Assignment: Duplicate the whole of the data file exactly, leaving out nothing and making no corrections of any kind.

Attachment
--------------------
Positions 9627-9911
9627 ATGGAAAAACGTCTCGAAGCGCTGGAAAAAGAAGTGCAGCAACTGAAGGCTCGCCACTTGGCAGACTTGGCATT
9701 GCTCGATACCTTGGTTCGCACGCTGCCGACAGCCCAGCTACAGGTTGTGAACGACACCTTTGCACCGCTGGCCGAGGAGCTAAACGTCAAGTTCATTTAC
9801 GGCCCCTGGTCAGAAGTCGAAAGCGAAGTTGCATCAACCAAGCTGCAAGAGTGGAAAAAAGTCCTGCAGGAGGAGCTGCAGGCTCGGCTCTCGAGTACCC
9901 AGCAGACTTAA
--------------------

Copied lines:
Positions 9627-9911
9627 ATGGAAAAACGTCTCGAAGCGCTGGAAAAAGAAGTGCAGCAACTGAAGGCTCGCCACTTGGCAGACTTGGCATT
9701 GCTCGATACCTTGGTTCGCACGCTGCCGACAGCCCAGCTACAGGTTGTGAACGACACCTTTGCACCGCTGGCCGAGGAGCTAAACGTCAAGTTCATTTAC
9801 GGCCCCTGGTCAGAAGTCGAAAGCGAAGTTGCATCAACCAAGCTGCAAGAGTGGAAAAAAGTCCTGCAGGAGGAGCTGCAGGCTCGGCTCTCGAGTACCC
9901 AGCAGACTTAA